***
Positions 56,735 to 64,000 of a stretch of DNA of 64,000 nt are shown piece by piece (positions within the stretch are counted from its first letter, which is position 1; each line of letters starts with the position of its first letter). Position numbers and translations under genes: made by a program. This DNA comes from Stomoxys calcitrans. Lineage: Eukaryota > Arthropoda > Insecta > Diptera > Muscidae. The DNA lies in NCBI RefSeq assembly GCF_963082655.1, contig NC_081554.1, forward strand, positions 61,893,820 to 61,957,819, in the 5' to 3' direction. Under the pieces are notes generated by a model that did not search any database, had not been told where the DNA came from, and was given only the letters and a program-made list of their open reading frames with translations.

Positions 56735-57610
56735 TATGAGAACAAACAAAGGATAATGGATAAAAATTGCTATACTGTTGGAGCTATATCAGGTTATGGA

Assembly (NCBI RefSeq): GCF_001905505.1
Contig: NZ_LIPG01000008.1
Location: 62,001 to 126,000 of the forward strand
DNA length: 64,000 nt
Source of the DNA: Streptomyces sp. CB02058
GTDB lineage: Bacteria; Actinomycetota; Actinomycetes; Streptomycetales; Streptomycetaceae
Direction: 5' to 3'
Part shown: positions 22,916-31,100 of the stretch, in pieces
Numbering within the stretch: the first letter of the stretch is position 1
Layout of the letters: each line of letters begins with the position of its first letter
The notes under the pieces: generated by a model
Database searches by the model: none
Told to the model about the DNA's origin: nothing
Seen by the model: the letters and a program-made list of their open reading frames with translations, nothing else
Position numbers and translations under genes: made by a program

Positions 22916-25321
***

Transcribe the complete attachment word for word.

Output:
Positions 56,735 to 64,000 of a stretch of DNA of 64,000 nt are shown piece by piece (positions within the stretch are counted from its first letter, which is position 1; each line of letters starts with the position of its first letter). Position numbers and translations under genes: made by a program. This DNA comes from Stomoxys calcitrans. Lineage: Eukaryota > Arthropoda > Insecta > Diptera > Muscidae. The DNA lies in NCBI RefSeq assembly GCF_963082655.1, contig NC_081554.1, forward strand, positions 61,893,820 to 61,957,819, in the 5' to 3' direction. Under the pieces are notes generated by a model that did not search any database, had not been told where the DNA came from, and was given only the letters and a program-made list of their open reading frames with translations.

Positions 56735-57610
56735 TATGAGAACAAACAAAGGATAATGGATAAAAATTGCTATACTGTTGGAGCTATATCAGGTTATGGA

Assembly (NCBI RefSeq): GCF_001905505.1
Contig: NZ_LIPG01000008.1
Location: 62,001 to 126,000 of the forward strand
DNA length: 64,000 nt
Source of the DNA: Streptomyces sp. CB02058
GTDB lineage: Bacteria; Actinomycetota; Actinomycetes; Streptomycetales; Streptomycetaceae
Direction: 5' to 3'
Part shown: positions 22,916-31,100 of the stretch, in pieces
Numbering within the stretch: the first letter of the stretch is position 1
Layout of the letters: each line of letters begins with the position of its first letter
The notes under the pieces: generated by a model
Database searches by the model: none
Told to the model about the DNA's origin: nothing
Seen by the model: the letters and a program-made list of their open reading frames with translations, nothing else
Position numbers and translations under genes: made by a program

Positions 22916-25321